Sugar alcohols can raise an individual’s blood sugar, albeit much lower than actual sugar, so they still need to be counted as carbs (~2kCal/gram), if tracking. Just because something doesn’t exert an insulin response does not mean it is free of calories. Too much of these sugar alcohols, found especially in sugar-free foods, can have a laxative effect or other gastrointestinal disturbances.
So there you have it, my pharmacy friends: a crash course in all things alcohol and nutrition! I hope this will serve you in answering questions you get from your patients in this area, and helps to spread awareness for April being Alcohol Awareness Month!
To learn more about alcohol, nutrition, and how we can have an impact as healthcare professionals, feel free to reach out to TheFitPharmacist Dr. Adam Martin, and contributor Kevin Brunacini! You can reach us on social media on Instagram, Kevin is @brunofnp and Adam is @thefitpharmacist , or visit our websites for more information and evidence-based resources related to health to empower your practice and your patients at http://thefitpharmacist.com – thank you for reading!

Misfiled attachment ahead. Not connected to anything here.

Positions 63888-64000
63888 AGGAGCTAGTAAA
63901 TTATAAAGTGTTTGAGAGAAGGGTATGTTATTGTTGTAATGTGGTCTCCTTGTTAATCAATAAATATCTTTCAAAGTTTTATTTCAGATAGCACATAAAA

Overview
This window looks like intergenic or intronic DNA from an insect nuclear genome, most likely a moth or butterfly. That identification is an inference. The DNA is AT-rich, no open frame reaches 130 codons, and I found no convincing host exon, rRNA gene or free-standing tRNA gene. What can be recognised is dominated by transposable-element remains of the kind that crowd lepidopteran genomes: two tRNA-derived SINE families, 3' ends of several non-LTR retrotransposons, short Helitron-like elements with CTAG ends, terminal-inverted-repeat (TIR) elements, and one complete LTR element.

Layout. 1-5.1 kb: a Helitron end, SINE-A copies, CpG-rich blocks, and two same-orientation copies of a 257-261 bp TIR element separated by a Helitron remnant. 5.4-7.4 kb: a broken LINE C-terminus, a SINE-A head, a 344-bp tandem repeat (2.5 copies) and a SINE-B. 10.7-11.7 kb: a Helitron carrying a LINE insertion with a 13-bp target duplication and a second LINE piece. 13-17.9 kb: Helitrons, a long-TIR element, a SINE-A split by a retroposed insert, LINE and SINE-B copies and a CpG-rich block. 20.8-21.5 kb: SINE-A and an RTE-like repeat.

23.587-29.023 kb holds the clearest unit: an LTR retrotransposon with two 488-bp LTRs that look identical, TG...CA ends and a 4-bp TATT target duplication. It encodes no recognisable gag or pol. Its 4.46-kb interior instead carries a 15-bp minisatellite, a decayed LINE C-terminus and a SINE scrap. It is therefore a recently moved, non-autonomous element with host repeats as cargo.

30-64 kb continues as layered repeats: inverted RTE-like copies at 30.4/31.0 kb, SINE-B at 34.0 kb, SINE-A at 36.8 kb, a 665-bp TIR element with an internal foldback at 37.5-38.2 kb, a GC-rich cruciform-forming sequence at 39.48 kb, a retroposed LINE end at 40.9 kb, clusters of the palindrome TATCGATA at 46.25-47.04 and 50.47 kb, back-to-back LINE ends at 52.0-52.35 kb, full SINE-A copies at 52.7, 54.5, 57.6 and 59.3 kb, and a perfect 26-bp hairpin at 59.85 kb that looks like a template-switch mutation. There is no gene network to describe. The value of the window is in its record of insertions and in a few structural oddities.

- Wilcox, S. Alcohol awareness month. National Council on Alcoholism and Drug Dependence website. www.ncadd.org/about-ncadd/events-awards/alcohol-awareness-month. Updated December 26, 2017. Accessed April 23, 2018.
- Rehm J, Baliunas D, Borges GL, Graham K, Irving H, Kehoe T, et al. National Institutes of Health. The relation between different dimensions of alcohol consumption and burden of disease: an overview. Addiction. NIH website. 2010;105(5):817-43. https://www.ncbi.nlm.nih.gov/pubmed/20331573. Accessed April 23, 2018.
- International Agency for Research on Cancer. Personal Habits and Indoor Combustions: A Review of Human Carcinogens, Volume 100E 2012. IARC website. http://monographs.iarc.fr/ENG/Monographs/vol100E/index.php. Accessed April 23, 2018.